Desiree Lee, left, works out with Emily Trimble, a personal trainer at the Chilson Recreation Center in Loveland. The Chilson Recreation Center offers more than 70 different fitness classes five-days a week. Joel Blocker / For BizWest

“There’s an app for everything,” said Sherri Goering, fitness and wellness coordinator and a personal trainer at the Chilson Recreation Center in Loveland, pointing out Strava, a social fitness network that tracks cycling and running, and the Garmin fitness tracker as popular options. “The drawback of apps is no one is watching your form. No one is encouraging you.”

Two other popular fitness apps are the Map My Fitness mobile app, which tracks gym and running workouts and measures things like distance, pace and calorie burn, and MyFitnessPal, a mobile app and website that tracks diet and exercise for optimal caloric intake and nutrients, said Rachel Southard, director of personal training operations for Anytime Fitness LLC, based in Woodbury, Minn. Fitbits, wearable wireless devices that measure steps, heart rate and other fitness metrics, and Apple Watches also help with determining fitness data, she said.

“That is so important just to move your body. A 20- to 30-minute walk every day is a great first step to getting more active,” Southard said. “The Anytime Fitness app has workouts you can do at home. … The app connects to a coach, who will send workouts you can do on your own.”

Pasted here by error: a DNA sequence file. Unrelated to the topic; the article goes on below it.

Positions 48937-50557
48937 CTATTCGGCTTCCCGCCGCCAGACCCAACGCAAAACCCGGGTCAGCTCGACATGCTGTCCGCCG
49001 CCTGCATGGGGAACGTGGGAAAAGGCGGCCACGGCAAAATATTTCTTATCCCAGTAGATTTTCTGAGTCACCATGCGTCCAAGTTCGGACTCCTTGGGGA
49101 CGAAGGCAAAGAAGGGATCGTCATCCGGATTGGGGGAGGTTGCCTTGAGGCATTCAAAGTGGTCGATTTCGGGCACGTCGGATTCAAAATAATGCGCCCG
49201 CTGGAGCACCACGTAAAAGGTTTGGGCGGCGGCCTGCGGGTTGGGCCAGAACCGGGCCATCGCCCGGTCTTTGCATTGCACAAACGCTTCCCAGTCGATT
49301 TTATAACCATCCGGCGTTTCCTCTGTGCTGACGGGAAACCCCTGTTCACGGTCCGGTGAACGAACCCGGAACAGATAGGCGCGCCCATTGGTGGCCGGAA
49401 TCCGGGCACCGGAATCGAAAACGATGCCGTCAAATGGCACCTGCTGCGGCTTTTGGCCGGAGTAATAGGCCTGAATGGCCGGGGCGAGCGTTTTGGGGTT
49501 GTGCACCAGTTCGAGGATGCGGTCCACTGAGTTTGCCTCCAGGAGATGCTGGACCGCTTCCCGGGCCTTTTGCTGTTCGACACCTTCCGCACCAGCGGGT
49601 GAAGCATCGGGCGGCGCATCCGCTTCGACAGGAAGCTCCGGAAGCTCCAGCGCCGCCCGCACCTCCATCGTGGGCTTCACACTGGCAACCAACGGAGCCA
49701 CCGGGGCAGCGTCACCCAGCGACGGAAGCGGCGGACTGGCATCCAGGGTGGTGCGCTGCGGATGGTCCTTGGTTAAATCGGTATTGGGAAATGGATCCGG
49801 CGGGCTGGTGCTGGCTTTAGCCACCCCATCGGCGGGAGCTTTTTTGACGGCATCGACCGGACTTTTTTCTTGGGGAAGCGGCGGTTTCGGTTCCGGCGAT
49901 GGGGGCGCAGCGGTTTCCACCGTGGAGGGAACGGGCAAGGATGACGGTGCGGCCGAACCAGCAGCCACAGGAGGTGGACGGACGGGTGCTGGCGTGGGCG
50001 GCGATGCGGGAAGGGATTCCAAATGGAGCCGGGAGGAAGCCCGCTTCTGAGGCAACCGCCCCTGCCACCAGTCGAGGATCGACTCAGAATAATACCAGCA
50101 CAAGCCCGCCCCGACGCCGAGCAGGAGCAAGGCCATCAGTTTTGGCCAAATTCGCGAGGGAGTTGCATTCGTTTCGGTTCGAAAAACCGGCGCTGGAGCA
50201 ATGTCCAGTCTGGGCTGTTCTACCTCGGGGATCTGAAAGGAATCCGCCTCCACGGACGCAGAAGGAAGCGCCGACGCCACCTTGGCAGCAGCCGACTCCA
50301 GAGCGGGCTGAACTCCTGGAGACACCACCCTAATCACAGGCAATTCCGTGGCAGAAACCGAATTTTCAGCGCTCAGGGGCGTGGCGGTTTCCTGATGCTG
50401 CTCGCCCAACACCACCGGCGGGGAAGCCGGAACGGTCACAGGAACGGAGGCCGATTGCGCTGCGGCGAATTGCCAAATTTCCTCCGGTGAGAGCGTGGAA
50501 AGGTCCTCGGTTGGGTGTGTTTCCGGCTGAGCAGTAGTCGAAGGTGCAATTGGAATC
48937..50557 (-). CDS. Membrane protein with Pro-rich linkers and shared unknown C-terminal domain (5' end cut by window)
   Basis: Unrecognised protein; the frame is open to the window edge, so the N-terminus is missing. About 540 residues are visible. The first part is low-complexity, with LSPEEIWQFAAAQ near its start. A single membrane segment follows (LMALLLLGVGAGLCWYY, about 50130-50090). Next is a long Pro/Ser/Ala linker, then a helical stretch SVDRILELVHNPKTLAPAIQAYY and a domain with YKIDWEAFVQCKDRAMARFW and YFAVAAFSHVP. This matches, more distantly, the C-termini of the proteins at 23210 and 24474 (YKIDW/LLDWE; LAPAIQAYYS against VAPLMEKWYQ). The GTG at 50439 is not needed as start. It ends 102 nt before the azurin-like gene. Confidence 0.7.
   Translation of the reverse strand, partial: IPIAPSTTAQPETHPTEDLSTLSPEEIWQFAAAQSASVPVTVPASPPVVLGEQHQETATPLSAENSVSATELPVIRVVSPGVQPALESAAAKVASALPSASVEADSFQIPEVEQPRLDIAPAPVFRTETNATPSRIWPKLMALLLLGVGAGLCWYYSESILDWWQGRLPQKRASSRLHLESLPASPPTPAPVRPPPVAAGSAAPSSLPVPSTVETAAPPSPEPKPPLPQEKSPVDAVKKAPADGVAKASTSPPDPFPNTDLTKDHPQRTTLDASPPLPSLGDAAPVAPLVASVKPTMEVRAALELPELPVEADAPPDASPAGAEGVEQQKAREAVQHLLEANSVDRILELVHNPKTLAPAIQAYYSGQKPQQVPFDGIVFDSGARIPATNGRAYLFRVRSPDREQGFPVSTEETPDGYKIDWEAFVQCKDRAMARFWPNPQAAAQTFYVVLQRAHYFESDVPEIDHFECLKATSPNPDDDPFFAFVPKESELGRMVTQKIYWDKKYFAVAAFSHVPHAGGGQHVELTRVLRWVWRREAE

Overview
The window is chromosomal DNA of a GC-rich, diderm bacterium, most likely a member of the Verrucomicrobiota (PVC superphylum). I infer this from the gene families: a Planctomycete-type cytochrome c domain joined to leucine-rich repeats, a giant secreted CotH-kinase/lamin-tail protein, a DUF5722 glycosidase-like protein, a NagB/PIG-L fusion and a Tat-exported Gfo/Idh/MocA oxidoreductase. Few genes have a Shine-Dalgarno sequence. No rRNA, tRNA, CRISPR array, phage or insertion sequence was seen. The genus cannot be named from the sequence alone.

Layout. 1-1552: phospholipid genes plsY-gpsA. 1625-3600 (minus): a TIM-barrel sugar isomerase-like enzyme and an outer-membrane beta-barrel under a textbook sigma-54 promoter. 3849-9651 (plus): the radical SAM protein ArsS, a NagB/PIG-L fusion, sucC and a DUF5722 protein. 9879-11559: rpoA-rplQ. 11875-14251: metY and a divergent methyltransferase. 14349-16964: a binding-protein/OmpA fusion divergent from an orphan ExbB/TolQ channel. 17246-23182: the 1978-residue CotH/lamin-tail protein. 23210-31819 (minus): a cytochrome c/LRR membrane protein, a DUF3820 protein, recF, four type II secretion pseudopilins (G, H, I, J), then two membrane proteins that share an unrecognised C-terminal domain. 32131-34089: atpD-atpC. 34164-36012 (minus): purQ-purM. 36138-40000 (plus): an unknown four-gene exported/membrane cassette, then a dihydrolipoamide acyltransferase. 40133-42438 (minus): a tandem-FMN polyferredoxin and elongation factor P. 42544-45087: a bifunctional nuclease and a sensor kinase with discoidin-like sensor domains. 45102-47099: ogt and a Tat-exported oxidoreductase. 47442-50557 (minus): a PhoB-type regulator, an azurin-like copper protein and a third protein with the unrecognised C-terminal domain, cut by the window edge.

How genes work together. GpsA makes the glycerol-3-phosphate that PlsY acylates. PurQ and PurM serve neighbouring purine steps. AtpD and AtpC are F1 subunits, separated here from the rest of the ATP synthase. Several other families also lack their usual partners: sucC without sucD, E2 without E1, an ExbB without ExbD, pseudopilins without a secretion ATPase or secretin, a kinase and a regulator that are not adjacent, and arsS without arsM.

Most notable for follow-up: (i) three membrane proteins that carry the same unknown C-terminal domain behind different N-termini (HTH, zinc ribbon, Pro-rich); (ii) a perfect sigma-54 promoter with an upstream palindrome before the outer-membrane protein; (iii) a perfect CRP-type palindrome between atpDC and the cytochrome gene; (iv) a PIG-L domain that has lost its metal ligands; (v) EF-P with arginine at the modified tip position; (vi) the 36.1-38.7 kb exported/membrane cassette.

Anytime Fitness is a full-service, 24-hour gym with free weights, weight machines and cardio equipment and 4,000 locations worldwide that members have access to if they pay a monthly fee. Most locations are 4,000 to 5,000 square feet and see an average of 800 to 1,000 members each day. The facilities offer small group and team training, as well as personal training, at an extra cost, so members do not have to pay for services they do not need if they want to come in and simply workout, Southard said.

“We have a little bit of everything no matter what your goals or interests are,” Southard said.

Memberships average $40 to $50 a month with some special discounts, and training is added on to that cost. Small group and team training provides a personal trainer in a group setting, while personal training is individualized to develop a workout plan that can account for fitness goals, any illnesses and injuries, and the need for corrective exercises for muscle imbalances, Southard said.